I had forgotten about the way I kept “teaching shoes” in my car after this year-and-a-half in virtual classrooms. It’s so good to be with students, in living presence, and there’s no equivalent for it.

Now that the school semester is fully underway, most of my thought and energy is in the lectures, discussions, assignments. I hope to share some of that here on my blog, but forgive me if I neglect this space a bit this fall. The transition back to in-person teaching has been wonderful and full of challenges.

So maybe I will just give a taste of what goes on in my class. An essay by Mark Strand that I shared this week with my creative writing students, “Notes on the Craft of Poetry,” covers many facets of a poet’s working experience. It is a call to the moral high ground. It encourages a humility in the not-knowing. It is an explanation of the impossible task of teaching anyone to write poetry.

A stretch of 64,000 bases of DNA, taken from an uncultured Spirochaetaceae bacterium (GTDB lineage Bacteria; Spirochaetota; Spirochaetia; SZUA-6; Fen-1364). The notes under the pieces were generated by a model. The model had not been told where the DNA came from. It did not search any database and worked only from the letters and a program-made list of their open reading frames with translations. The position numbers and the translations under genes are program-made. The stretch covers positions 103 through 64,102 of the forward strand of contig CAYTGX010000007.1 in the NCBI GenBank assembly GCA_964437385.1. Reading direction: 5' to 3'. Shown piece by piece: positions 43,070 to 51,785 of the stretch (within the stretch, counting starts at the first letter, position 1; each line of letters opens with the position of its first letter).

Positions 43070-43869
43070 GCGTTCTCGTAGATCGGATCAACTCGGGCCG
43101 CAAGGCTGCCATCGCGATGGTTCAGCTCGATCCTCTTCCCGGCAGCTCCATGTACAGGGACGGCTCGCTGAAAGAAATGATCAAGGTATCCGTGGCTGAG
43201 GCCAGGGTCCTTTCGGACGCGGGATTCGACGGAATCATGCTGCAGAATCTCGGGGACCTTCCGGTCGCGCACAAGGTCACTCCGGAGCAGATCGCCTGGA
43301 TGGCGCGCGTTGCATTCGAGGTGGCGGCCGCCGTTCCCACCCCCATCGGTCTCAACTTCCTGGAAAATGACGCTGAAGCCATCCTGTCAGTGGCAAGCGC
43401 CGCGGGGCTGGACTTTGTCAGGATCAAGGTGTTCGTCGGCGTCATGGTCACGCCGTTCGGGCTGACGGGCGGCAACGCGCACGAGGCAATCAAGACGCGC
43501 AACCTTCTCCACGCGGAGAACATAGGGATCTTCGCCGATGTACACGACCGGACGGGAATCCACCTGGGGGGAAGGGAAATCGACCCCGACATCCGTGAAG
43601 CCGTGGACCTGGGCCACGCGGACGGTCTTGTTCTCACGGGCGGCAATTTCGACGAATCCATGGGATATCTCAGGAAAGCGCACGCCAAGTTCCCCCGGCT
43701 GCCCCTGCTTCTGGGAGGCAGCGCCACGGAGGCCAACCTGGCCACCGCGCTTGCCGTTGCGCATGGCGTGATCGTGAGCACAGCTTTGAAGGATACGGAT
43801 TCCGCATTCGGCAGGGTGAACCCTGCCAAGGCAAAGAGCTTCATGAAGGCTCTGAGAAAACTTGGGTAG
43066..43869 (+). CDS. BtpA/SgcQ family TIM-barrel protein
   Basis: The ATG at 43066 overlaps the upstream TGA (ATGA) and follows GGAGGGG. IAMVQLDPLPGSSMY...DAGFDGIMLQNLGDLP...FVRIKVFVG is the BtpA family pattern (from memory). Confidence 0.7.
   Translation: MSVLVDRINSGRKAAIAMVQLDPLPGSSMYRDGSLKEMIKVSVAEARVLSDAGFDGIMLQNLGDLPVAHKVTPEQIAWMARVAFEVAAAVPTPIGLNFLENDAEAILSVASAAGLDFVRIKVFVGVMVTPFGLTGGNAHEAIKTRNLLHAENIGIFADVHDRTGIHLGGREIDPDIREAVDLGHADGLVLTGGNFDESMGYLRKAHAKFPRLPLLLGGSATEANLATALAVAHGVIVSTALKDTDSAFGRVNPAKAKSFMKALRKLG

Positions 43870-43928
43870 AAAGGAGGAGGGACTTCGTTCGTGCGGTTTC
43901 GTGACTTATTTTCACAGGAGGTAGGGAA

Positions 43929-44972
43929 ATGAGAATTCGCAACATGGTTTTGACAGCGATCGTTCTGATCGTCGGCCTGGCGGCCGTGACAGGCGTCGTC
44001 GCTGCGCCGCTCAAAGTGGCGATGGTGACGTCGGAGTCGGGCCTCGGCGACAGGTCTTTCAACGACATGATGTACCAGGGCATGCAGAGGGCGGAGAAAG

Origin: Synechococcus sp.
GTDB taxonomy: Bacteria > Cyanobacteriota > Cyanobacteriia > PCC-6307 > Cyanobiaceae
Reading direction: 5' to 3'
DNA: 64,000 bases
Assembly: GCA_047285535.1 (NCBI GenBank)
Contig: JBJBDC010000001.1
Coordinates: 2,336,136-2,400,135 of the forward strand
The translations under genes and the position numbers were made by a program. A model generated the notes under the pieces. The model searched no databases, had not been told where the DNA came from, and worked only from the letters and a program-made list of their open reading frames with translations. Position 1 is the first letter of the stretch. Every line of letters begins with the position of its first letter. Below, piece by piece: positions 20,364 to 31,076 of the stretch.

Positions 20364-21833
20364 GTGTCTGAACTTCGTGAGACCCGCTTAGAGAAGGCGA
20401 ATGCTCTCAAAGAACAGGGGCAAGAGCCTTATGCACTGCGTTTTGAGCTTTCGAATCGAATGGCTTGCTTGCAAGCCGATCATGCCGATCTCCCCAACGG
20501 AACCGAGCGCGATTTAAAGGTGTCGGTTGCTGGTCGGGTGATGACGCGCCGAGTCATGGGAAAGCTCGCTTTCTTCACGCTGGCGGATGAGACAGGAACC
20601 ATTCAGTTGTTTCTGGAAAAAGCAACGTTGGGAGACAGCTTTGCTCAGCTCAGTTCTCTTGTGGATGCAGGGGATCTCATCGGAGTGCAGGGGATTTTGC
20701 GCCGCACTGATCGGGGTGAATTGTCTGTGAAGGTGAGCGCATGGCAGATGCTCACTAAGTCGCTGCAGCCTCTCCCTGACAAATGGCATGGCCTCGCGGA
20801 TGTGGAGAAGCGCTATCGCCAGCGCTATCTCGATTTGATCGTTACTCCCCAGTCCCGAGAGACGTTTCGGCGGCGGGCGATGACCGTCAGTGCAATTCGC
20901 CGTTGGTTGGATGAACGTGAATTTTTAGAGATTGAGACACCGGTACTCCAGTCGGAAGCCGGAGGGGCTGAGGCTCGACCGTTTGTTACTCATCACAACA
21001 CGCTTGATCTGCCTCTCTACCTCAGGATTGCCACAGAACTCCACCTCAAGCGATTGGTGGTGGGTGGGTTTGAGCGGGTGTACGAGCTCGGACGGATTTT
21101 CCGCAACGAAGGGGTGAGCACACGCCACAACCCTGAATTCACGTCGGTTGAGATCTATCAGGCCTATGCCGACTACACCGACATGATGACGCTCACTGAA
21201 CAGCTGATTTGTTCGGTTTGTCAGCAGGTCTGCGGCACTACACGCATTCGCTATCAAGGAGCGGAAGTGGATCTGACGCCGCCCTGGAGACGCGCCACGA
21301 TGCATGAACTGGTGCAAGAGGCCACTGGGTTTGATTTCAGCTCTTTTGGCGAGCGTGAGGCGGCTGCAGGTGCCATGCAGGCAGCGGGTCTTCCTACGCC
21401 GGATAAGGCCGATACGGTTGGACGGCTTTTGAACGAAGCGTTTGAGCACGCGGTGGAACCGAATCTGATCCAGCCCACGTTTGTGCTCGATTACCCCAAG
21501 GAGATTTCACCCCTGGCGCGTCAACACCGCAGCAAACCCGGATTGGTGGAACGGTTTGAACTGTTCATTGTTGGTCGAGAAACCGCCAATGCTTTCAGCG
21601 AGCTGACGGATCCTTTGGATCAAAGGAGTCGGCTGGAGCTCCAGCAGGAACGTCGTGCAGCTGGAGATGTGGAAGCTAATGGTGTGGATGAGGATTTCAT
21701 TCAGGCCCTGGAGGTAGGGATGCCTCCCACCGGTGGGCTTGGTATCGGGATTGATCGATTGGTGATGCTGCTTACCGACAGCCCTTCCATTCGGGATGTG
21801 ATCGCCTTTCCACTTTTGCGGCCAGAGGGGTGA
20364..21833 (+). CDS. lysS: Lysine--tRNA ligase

We only know afterwards what we have done. Most poets, I think, are drawn to the unknown, and writing, for them, is a way of making the unknown visible. And if the object of one’s quest is invisible or unknown, how is it to be approached by predictable means?”

Mark Strand, The Weather of Words

So, instead of saying “write a poem,” I might say make a list rather than set up two stakes in the ground. Balance comes from the connection of points, like an equinoctial sphere. There’s a seed, and it does the rest of the work on its own.

One thought on “Equivalence

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